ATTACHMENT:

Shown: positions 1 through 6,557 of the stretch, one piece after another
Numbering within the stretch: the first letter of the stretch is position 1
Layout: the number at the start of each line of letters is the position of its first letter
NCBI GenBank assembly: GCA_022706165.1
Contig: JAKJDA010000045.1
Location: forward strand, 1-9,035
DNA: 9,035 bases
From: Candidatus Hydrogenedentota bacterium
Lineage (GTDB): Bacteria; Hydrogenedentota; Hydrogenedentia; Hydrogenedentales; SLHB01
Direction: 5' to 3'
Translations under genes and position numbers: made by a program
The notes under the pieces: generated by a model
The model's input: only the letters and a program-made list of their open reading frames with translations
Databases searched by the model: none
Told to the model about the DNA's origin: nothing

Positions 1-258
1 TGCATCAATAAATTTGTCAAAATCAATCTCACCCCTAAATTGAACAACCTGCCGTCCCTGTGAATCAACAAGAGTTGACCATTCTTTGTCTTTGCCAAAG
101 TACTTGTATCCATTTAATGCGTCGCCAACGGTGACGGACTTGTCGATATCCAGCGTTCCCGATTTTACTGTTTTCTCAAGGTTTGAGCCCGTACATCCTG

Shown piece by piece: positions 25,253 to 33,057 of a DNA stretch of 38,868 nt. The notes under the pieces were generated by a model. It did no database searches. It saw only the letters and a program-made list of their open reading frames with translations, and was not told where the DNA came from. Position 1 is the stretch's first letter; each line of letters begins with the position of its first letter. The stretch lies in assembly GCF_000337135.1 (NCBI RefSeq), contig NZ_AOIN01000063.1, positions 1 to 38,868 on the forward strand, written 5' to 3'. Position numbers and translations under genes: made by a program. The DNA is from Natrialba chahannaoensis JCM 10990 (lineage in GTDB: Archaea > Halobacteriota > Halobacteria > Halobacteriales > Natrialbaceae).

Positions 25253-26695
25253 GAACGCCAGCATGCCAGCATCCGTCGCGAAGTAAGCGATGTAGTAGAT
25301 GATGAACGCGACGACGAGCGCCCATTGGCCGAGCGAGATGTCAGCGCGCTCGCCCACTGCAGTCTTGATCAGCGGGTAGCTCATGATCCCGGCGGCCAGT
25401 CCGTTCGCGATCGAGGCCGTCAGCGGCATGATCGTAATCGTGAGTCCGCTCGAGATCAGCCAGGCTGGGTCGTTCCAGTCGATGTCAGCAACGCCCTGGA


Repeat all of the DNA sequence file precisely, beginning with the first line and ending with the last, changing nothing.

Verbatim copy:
Shown: positions 1 through 6,557 of the stretch, one piece after another
Numbering within the stretch: the first letter of the stretch is position 1
Layout: the number at the start of each line of letters is the position of its first letter
NCBI GenBank assembly: GCA_022706165.1
Contig: JAKJDA010000045.1
Location: forward strand, 1-9,035
DNA: 9,035 bases
From: Candidatus Hydrogenedentota bacterium
Lineage (GTDB): Bacteria; Hydrogenedentota; Hydrogenedentia; Hydrogenedentales; SLHB01
Direction: 5' to 3'
Translations under genes and position numbers: made by a program
The notes under the pieces: generated by a model
The model's input: only the letters and a program-made list of their open reading frames with translations
Databases searched by the model: none
Told to the model about the DNA's origin: nothing

Positions 1-258
1 TGCATCAATAAATTTGTCAAAATCAATCTCACCCCTAAATTGAACAACCTGCCGTCCCTGTGAATCAACAAGAGTTGACCATTCTTTGTCTTTGCCAAAG
101 TACTTGTATCCATTTAATGCGTCGCCAACGGTGACGGACTTGTCGATATCCAGCGTTCCCGATTTTACTGTTTTCTCAAGGTTTGAGCCCGTACATCCTG

Shown piece by piece: positions 25,253 to 33,057 of a DNA stretch of 38,868 nt. The notes under the pieces were generated by a model. It did no database searches. It saw only the letters and a program-made list of their open reading frames with translations, and was not told where the DNA came from. Position 1 is the stretch's first letter; each line of letters begins with the position of its first letter. The stretch lies in assembly GCF_000337135.1 (NCBI RefSeq), contig NZ_AOIN01000063.1, positions 1 to 38,868 on the forward strand, written 5' to 3'. Position numbers and translations under genes: made by a program. The DNA is from Natrialba chahannaoensis JCM 10990 (lineage in GTDB: Archaea > Halobacteriota > Halobacteria > Halobacteriales > Natrialbaceae).

Positions 25253-26695
25253 GAACGCCAGCATGCCAGCATCCGTCGCGAAGTAAGCGATGTAGTAGAT
25301 GATGAACGCGACGACGAGCGCCCATTGGCCGAGCGAGATGTCAGCGCGCTCGCCCACTGCAGTCTTGATCAGCGGGTAGCTCATGATCCCGGCGGCCAGT
25401 CCGTTCGCGATCGAGGCCGTCAGCGGCATGATCGTAATCGTGAGTCCGCTCGAGATCAGCCAGGCTGGGTCGTTCCAGTCGATGTCAGCAACGCCCTGGA